In Georgia, it is forbidden to be in actual physical control of a vehicle with a blood alcohol concentration (BAC) of 0.08 grams or more. Commercial vehicle drivers can be charged with drunk driving if they have 0.04% alcohol content in their urine, breath, or blood. On the other hand, Georgia drivers under 21 can’t drive if the BAC is 0.02% or more.
Moreover, Georgia drivers are forbidden to operate a motor vehicle if they have any amount of illegal drugs or marijuana in their blood or urine.
But, drivers can be convicted even if they are found to have less than 0.08% of BAC. It has to be proven that these drivers were impaired to the extent that it was less safe for them to drive.
The Legal Process for DUI: From Arrest to Sentencing
There are several steps in the DUI criminal procedure in Georgia. They include:
- DUI Stop: A law enforcement officer must have a reasonable belief that an individual is a less safe driver due to impairment by drugs or alcohol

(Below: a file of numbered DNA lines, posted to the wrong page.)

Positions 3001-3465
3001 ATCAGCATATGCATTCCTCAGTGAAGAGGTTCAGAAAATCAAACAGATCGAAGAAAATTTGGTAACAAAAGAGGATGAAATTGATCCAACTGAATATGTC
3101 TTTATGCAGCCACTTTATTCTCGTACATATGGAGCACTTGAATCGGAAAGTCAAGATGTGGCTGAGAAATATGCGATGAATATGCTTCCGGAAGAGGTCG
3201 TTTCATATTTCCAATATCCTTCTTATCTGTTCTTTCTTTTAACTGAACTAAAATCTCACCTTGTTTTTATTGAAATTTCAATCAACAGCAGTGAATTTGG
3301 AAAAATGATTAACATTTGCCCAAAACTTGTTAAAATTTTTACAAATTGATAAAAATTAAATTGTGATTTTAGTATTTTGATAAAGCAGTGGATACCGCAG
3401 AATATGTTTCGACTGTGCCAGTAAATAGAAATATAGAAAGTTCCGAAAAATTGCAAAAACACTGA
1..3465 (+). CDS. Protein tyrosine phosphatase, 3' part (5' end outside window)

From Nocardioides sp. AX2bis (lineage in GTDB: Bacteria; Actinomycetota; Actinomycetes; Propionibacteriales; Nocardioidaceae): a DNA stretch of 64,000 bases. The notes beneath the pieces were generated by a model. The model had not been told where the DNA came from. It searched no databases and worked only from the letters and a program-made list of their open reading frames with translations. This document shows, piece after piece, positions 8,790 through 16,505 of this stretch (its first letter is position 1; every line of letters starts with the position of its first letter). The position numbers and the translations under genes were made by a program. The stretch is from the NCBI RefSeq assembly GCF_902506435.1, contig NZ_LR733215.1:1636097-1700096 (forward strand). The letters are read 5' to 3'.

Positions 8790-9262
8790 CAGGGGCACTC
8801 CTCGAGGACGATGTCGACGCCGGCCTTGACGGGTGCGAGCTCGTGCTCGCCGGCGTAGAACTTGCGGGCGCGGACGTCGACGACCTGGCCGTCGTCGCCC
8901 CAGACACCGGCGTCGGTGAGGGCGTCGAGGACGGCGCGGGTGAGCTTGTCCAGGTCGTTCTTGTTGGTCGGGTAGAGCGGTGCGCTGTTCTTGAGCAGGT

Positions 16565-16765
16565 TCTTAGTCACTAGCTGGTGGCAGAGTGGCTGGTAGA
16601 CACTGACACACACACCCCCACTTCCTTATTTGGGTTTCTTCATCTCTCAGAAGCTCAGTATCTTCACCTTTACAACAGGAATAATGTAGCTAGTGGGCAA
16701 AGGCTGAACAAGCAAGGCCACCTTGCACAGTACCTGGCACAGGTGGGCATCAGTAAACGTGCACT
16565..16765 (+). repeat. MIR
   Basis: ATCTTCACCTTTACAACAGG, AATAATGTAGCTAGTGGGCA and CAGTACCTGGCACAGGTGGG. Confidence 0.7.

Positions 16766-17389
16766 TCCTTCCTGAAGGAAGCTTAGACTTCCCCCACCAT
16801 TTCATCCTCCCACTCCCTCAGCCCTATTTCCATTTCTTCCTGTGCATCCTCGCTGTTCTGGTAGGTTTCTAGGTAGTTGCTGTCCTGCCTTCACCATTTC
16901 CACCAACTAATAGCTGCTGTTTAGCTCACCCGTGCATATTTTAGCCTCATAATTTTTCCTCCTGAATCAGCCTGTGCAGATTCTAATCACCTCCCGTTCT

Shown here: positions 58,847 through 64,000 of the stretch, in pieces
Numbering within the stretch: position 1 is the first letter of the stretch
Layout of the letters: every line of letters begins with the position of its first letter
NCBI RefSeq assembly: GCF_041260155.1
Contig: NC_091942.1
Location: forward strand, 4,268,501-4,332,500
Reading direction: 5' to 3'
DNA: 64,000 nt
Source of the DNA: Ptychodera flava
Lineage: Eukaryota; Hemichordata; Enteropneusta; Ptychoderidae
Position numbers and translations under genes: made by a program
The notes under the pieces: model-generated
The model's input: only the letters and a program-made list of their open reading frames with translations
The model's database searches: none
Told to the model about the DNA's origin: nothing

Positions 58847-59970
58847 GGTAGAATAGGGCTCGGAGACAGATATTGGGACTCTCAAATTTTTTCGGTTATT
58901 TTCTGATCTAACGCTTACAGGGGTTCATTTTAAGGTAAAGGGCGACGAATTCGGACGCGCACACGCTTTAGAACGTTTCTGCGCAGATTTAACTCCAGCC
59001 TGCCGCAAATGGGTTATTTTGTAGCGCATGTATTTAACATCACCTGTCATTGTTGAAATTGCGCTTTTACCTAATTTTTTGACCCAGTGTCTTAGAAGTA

- DUI Arrest: If the officer suspects a DUI, an individual is arrested, informed of their rights, and obligated to comply with chemical tests
- Arraignment: At the arraignment, the individual can plea guilty or not guilty
- Trial: If the individual pleads not guilty, the case proceeds to the trial. Since DUI is a criminal offense, the prosecution must prove the individual’s guilt beyond a reasonable doubt.
However, DUI consists of two separate procedures. There is also an administrative procedure. Once the police arrest someone for a DUI offense, they face an automatic license suspension. But, they can appeal their license suspension and schedule an Administrative License Suspension hearing. Furthermore, they may be required to install an ignition interlock device on their vehicle.